HUNGaMA

So finally the powers that be concede that malnutrition is a national shame! It took them a hell of a long time to do so. I have been harping about this for as long as I can remember. In an incisive article title Many mouths to feed, Annie Zaidi asks the disturbing and yet pertinent question: Do all Indians deserve to eat? Or do we believe that some of us deserve bottled water and broadband and truffles while some of us starve? The answer has to be a screaming YES! All 1,180,285,856 of us deserve to eat.

The recent HUGaMA report revealed some disturbing statistics: 60 % of the children suffer from some degree of malnutrition and 92% of the mothers surveyed had never heard of malnutrition. And how can we forget the most shocking statistic of all: 5000 children dying every day of malnutrition!

Now if we do believe that all Indians deserve to eat at least two square hot meals a day then why don't we get riled at such statistics! Why do we not stop and think while serving ourselves large plates of food at the lavish parties we attend. Why don't we see all the food that goes in our dustbins and that is still perfectly edible and ponder? Why are we so inured to glaring disparities that stare us at the face each and every day: children begging, people rummaging for food in garbage dumps, people sleeping in the freezing cold. I do not know the answers. I only know that such matters make my blood run cold and boil at the same time. I am also at a loss to understand why the so called well to do, intelligent and educated citizens of our country do not raise their voice as they did on the matter of corruption and the much talked about Lok Pal bill.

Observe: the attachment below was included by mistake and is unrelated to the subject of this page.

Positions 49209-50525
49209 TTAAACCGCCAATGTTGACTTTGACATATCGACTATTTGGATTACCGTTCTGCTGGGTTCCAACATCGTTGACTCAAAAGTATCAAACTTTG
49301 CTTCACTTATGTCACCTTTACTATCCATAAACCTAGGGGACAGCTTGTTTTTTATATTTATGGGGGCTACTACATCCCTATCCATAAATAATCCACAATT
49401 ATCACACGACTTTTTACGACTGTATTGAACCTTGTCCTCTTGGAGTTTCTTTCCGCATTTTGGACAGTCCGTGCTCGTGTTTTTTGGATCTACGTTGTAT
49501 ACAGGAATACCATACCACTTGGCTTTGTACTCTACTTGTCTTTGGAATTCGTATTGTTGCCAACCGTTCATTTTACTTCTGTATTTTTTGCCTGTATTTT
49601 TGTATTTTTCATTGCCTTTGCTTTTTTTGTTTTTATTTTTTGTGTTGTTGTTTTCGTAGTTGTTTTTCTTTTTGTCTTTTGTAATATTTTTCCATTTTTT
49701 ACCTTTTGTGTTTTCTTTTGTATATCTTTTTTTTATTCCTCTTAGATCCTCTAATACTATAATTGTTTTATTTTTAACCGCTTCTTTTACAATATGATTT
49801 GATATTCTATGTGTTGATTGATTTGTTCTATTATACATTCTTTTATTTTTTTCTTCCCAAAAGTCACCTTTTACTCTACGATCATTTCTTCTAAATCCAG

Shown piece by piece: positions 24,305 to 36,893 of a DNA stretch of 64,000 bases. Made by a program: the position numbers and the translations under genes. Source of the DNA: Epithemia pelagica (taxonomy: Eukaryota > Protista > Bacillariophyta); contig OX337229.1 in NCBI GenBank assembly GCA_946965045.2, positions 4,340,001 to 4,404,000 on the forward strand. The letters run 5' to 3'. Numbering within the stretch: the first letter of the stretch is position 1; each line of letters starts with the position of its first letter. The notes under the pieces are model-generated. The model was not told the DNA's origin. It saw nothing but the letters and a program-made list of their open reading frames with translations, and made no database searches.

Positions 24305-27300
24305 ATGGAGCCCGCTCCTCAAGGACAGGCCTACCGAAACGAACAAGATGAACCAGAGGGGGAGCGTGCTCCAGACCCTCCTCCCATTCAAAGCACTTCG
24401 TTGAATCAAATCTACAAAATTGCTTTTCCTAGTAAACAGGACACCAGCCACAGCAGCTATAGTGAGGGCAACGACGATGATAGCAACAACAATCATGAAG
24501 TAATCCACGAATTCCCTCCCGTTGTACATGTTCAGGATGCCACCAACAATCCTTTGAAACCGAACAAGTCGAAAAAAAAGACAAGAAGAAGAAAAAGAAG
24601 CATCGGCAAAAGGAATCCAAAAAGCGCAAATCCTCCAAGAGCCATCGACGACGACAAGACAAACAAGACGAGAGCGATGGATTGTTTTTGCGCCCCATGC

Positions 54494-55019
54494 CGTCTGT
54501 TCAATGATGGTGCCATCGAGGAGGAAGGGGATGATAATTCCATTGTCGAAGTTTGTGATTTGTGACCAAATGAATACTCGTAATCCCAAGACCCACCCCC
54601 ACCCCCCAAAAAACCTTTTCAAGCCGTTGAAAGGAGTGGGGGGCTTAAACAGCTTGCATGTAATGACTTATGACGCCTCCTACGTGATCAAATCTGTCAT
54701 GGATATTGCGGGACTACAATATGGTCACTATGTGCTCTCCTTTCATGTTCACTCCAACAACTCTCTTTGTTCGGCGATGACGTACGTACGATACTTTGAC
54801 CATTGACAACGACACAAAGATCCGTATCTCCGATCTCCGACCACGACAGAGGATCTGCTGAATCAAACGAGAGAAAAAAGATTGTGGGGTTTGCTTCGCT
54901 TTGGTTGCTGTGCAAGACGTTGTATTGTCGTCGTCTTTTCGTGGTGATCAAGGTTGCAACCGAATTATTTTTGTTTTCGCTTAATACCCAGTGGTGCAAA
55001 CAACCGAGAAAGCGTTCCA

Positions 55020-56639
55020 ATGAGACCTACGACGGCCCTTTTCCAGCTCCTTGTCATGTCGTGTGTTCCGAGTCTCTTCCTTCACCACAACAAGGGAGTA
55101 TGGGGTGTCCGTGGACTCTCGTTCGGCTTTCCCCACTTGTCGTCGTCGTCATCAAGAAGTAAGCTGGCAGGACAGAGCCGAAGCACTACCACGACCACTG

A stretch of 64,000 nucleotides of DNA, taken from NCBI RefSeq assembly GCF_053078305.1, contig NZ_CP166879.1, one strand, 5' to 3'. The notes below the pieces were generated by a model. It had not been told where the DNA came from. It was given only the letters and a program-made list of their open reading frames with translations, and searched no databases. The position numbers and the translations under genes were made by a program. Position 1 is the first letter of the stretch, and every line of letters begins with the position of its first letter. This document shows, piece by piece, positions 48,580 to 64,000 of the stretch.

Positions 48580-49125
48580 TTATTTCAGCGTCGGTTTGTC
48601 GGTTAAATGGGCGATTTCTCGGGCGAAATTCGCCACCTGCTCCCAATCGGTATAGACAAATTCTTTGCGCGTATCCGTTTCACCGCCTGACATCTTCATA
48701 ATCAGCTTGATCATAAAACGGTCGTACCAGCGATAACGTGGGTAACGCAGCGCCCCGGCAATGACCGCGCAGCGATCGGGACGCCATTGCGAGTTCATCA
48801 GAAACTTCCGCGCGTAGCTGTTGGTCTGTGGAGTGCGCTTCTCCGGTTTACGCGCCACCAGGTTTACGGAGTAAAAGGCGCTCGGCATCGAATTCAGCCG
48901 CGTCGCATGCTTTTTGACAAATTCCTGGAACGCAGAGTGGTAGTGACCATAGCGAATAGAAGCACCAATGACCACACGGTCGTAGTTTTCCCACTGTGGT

Millions do not get even a square meal a day. Millions of our children are stunted and malnourished. At the same time unimaginable amounts of food grain rot every year. Something is so very wrong and yet we remain mute and aloof.

The powers that be however are on the prowl and have sensed a good way to appease a public reeling under food rise and inflation. Why not push the Food Security Bill. It will have the much needed feelgood factor. But beware the said bill has a huge flow: though it legislates for specific amounts of food grains to be distributed to needy families, it lacks detail on how it plans to ensure this allocation.

According to a well written article without paying attention to effective distribution, the bill will simply exacerbate the problem of food wastage while millions continue to starve. Would it be impertinent to add: whilst many will find new ways of lining their bottomless pockets. Moreover according to the same article the bill will not uplift the rural population and actually hurt the farmer.

Wonder why? Another article gives a very precise example of how the true beneficiaries will fall out of the net courtesy the famed Socio Economic and Caste Census which is a mockery of the poor. If you have a mud house but it has a tarpaulin you fall off the net. Or what about this exmaple: Nani Devi, a 60-year-old  lives with her husband in a kuccha room house in Purohitaan village in Jaipur district. She has three sons, but all of them live separately and do not support them. The illiterate couple who belong to Scheduled Caste category has got a job card and is beneficiary under MGNREGA, but old age does not allow them to work much. They too will not get the famed BPL card and thus access to cheaper food.

Yet in all likelihood the bill will be passed as it is the pet project of the real powers that be and no political party would dare oppose it as it may anger the poor who see it as a panacea to all ills and are not able to understand the flaws and drawbacks. It seems to answer the very question stated at the beginning of this piece: do all Indians deserve to eat? And if the answer is yes, then it is time we found our selfish voices and did something. But will we? That remains the question.